An extremely weak field of Republican candidates for Secretary of State is proving to be no match for Washington State’s unforgiving two-part general election system this year. With three counts now completed, it looks like Democratic incumbent Steve Hobbs will be facing unaffiliated candidate (and Pierce County Auditor) Julie Anderson this fall, leaving Republicans shut out of the final round for an office they continuously controlled from the 1950s until last year.
In most states, this dynamic would be unheard of, because across much of the United States, voters get to participate in real primaries to choose the major party’s nominees for different offices. Those nominees then appear on the general election ballot, representing their respective parties. But not in Washington!
Here, there is no primary at all. Instead, there is a two-part general election in which the top two vote getters advance out of the first round, regardless of party. (It is called a primary by state and county officials, but that doesn’t make it one.)
Since Washington doesn’t guarantee the major parties spots on the November ballot for a given office — with the notable exception of President and Vice President of the United States — the parties have to be unified and disciplined to avoid the possibility of being shut out of the general election for a key office.
Democrats enthusiastically rallied around Secretary Hobbs, Governor Inslee’s choice to succeed Secretary Kim Wyman, who resigned last November to take a job with CISA. Hobbs has over 40% of the vote against a seven-candidate field and is way out ahead in first place. Meanwhile, Republicans splintered.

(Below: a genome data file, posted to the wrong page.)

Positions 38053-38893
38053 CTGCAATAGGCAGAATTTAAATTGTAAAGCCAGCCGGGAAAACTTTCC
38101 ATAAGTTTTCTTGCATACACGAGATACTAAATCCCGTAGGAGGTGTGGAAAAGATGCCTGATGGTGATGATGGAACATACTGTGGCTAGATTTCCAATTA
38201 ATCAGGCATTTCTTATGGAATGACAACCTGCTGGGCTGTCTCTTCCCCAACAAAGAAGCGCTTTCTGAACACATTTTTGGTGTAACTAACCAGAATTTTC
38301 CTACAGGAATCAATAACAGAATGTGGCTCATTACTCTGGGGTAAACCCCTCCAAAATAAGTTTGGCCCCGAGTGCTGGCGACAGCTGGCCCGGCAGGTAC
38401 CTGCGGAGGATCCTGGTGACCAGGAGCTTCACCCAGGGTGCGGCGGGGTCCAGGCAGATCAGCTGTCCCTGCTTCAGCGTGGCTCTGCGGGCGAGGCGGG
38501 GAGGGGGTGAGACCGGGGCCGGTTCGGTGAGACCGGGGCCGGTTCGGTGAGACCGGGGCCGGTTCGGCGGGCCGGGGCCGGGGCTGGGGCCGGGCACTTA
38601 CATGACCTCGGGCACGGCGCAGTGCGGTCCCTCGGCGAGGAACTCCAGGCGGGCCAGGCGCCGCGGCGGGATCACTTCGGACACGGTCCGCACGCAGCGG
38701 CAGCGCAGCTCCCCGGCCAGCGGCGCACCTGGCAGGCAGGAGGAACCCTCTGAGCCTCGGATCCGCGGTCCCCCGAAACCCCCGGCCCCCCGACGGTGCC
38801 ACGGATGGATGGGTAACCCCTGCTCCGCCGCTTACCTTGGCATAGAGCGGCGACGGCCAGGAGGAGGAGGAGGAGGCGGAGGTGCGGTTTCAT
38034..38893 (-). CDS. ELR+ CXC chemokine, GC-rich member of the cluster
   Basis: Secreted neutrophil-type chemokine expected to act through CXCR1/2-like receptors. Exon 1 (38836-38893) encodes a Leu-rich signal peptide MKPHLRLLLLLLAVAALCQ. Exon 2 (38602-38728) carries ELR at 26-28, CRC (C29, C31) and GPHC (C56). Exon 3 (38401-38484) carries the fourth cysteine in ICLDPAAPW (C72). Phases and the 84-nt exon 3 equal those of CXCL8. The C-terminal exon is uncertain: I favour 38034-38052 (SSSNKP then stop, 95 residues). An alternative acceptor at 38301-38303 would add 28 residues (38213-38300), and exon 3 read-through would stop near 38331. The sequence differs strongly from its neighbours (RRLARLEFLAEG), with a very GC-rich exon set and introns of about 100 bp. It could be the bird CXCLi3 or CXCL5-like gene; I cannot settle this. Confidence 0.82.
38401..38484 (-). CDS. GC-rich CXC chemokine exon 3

A total of three candidates identifying as Republicans filed against Hobbs in May — State Senator Keith Wagoner, former State Senator Mark Miloscia, and Bob Hagglund — along with a fourth (semi) Republican candidate with a split identity: conspiracy theorist Tamborine Borrelli, who dubbed herself on the ballot as aligned with the America First (R) Party. (In reality, there is no such entity: Borrelli invented the label, which state law unfortunately allows her to do.)
None of the Republicans became a proper frontrunner for their party, resulting in a nightmare for Republicans: a three-way vote split among right wing voters that’s allowing Anderson to skate right on by the entire Republican field.
2022 special election for Washington Secretary of State
Results as of 08/04/2022 6:00 PM
Democratic | 600,934 votes
Other | 193,954 votes
|Keith L Wagoner|
Republican | 178,738 votes
Republican | 177,709 votes
Republican | 146,978 votes
Democratic | 115,062 votes
Other | 63,365 votes
Other | 5,288 votes
Something similar has happened in each of the past two cycles in which a statewide executive office was on the ballot. In 2016, three Democratic candidates for Treasurer split the Democratic vote so well that two Republicans were able to get past them and make it to the general election.
And in 2020, three Republican candidates for Lieutenant Governor cancelled each other out, resulting in a general election contest between two Democrats.
2016 taught Democrats a lesson, and they demonstrated that they had learned from it in 2020, when they put up a single, strong, credible candidate for Treasurer: Mike Pellicciotti, a rising star in the party who served two terms in the State House. Pellicciotti prevailed, becoming the only Democratic challenger to a statewide Republican incumbent to win pretty much anywhere in 2020.
Republicans don’t seem to have learned a similar lesson. They can curse the bad, voter-approved Top Two system, but they can’t change their fate now.
In the past, Republicans benefited from what you could call the Thurston County to state capitol pipeline: A veteran Republican Secretary of State would retire (like Ralph Munro) and pass the baton to the Thurston County Auditor (like Sam Reed or Kim Wyman) who would then run statewide to keep the office in Republican hands. The party would unite behind that candidate and reap the benefits of having a reasonable Republican with elections experience as the standard bearer.